THEY gave it everything, they were cheered off by their fans at the end, but the harsh edge of competitive sport cut Munster deep once again when it came to the crunch.
In truth, whatever outside chance they had of upsetting the odds disappeared before the game kicked off when Joey Carbery and Keith Earls were ruled out through injury. The Red Army turned up more in hope than expectation, hugely outnumbering the Saracens support who may have decided to save their powder for May’s final in Newcastle.
The North London outfit are a relatively small club compared to the likes of Leicester or Wasps, yet the bizarre spectacle of the away support outnumbering the designated home team seems symptomatic of a sport that feels like its suffering from oversaturation beyond the blue chip tournaments of the Six Nations and World Cup.
Both Johann van Graan and Peter O’Mahony conceded as much in their assessments post-match, their side gave their all but were soundly beaten by the better team on the day.
There is a glass ceiling that seven successive attempts haven’t been able to smash through – Munster now haven’t won a semi-final since beating Saracens at the same venue eleven years ago – and for all their endeavour, the same questions keep returning about a lack of creativity and guile.
Despite going into the interval just three points adrift, Munster were hanging on with some effective yet draining defence in scorching heat for April.
The first-half was energy sapping and they did well to hang in there with precision goal-kicking but the pressure told in the end and once Michael Rhodes strode over the line unopposed at the start of the second-half, Munster had a mountain to climb.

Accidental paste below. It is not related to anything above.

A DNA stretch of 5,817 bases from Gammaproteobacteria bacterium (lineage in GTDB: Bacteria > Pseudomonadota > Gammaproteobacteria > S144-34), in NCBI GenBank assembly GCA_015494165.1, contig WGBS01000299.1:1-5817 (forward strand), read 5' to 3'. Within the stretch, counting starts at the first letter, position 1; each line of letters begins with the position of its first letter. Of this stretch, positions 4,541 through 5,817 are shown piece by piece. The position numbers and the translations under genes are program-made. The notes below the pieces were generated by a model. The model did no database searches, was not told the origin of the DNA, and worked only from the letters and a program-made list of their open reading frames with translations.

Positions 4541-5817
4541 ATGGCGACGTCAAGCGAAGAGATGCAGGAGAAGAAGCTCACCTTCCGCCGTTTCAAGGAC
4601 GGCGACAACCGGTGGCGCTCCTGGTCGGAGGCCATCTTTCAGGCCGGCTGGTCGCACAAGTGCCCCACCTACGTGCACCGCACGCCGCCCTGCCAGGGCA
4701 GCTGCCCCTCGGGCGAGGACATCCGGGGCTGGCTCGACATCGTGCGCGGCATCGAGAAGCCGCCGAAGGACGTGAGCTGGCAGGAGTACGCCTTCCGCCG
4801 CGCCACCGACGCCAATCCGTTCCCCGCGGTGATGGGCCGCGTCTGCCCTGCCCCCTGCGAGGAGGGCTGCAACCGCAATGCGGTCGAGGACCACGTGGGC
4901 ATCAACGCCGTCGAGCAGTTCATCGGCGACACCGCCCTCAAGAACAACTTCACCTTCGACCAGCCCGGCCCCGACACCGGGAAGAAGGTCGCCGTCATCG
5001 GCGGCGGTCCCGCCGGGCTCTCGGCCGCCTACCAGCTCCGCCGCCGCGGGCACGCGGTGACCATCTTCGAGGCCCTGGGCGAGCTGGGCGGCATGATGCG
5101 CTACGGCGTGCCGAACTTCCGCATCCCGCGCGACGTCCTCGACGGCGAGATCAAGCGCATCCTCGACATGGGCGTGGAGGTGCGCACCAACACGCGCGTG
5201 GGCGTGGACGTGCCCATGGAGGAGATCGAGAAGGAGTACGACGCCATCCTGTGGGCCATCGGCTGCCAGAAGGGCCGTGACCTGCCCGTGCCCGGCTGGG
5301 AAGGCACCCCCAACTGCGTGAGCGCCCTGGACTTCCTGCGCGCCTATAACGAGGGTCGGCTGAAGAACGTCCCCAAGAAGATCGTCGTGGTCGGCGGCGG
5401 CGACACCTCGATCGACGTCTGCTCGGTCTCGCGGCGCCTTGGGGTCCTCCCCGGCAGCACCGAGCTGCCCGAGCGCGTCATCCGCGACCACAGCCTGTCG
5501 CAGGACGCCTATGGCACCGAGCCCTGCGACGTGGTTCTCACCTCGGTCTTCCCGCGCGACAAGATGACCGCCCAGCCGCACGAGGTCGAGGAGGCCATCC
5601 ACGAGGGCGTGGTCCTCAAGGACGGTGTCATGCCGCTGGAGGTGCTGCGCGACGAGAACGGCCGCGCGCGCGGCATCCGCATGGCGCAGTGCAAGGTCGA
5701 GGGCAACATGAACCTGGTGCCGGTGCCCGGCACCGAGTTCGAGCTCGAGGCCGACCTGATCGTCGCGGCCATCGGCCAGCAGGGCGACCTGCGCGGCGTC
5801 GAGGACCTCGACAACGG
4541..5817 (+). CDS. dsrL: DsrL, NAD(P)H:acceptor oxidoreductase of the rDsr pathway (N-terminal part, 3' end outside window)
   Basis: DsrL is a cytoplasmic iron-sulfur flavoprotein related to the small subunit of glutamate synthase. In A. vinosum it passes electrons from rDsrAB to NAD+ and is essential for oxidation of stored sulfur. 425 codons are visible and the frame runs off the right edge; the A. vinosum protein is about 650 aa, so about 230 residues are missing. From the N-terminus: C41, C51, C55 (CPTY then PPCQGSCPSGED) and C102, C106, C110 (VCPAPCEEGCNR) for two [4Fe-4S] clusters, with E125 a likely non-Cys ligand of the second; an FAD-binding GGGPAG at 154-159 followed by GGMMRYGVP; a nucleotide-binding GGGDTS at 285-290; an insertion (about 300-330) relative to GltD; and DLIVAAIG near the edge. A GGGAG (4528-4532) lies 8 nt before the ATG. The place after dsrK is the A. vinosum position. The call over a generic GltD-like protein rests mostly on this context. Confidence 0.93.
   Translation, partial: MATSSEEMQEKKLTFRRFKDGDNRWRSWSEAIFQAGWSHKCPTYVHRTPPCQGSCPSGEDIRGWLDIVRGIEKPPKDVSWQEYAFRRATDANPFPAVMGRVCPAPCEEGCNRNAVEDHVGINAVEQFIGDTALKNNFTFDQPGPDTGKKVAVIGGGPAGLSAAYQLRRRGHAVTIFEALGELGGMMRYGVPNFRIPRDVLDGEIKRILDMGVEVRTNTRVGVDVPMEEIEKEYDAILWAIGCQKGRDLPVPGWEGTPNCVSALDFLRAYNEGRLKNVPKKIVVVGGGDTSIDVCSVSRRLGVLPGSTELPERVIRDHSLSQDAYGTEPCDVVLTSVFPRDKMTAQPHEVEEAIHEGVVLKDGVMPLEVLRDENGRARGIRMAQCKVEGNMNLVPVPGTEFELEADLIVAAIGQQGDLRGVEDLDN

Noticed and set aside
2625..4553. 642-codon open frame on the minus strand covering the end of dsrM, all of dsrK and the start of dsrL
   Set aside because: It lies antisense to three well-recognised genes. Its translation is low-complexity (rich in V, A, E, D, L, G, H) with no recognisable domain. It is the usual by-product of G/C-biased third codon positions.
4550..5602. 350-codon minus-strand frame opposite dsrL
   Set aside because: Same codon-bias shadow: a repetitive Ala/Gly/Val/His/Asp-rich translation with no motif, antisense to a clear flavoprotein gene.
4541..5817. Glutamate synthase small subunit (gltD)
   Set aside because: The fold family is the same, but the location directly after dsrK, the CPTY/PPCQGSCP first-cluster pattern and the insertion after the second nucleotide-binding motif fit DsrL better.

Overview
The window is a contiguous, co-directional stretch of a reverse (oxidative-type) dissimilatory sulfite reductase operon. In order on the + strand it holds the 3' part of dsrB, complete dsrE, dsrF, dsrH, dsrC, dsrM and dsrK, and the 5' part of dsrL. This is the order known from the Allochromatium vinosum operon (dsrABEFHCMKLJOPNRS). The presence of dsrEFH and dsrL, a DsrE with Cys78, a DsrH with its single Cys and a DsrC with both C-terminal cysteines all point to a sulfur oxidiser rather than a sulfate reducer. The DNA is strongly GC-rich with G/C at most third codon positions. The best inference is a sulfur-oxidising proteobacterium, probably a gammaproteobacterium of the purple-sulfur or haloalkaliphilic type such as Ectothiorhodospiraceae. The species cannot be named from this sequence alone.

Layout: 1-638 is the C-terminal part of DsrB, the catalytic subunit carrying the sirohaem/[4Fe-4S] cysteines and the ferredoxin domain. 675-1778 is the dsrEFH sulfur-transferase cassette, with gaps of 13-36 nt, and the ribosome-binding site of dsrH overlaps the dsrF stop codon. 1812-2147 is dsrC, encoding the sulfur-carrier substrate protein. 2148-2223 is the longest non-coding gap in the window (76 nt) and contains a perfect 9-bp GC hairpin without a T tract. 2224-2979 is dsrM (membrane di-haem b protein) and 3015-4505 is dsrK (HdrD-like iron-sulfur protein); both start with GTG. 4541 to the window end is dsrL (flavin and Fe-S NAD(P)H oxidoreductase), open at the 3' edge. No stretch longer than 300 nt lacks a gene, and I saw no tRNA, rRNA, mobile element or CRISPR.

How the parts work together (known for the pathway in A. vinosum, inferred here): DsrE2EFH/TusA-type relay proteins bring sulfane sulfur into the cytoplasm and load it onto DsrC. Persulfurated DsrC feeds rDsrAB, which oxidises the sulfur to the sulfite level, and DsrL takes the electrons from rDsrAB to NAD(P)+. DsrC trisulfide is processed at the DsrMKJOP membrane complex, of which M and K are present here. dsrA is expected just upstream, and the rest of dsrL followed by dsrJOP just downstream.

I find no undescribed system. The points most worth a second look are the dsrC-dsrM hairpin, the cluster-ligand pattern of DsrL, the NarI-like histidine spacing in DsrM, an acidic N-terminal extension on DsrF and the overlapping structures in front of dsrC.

To their credit they hit back with Darren Sweetnam’s try generating the biggest roar of the afternoon but they just didn’t have the tools to hurt Saracens who comfortably absorbed first phase ball to leave Munster short on options and desperately needed momentum.
Owen Farrell stood out, his ability to read the game and steer his team into the right areas of the field simply wasn’t matched on the other side. Tyler Bleyendaal’s big chance came and went, lasting less than an hour the fly-half couldn’t stamp any authority on the game although to be fair the opportunities were limited. The disparity up front was telling and by the time Billy Vunipola touched down for his side’s second, the race was long run.
The real concern though for the thousands of fans setting off in the Coventry evening is whether this is as good as it’s going to get for the foreseeable future – is the widening financial disparity in Europe combined with their own financial straightjacket too great a hurdle for the two-time European champions?
It’s not just losing the likes of Simon Zebo and Donnacha Ryan but a paucity of marquee players now out of reach compared to a decade ago which hampers them. The likes of Christian Cullen, Doug Howlett or even Francis Saili wearing red seems more remote than ever and while the strategy of promoting Irish talent should always come first in a centralised union, it is arguable that the other provinces have done a better job blending local with international – James Lowe and Scott Fardy the obvious examples in Dublin.
When Keith Earls snatched victory in the Edinburgh quarter-final, it arguably saved van Graan his job – he was awarded a two-year contract extension shortly after – and certainly the former Springbok coach can only work with the tools that he is given.
Yet to make a success of his stay he will need to find a way to eke out every last drop of talent from his squad – if anything the pressure is more on Felix Jones as attack coach and Jerry Flannery working with the forwards.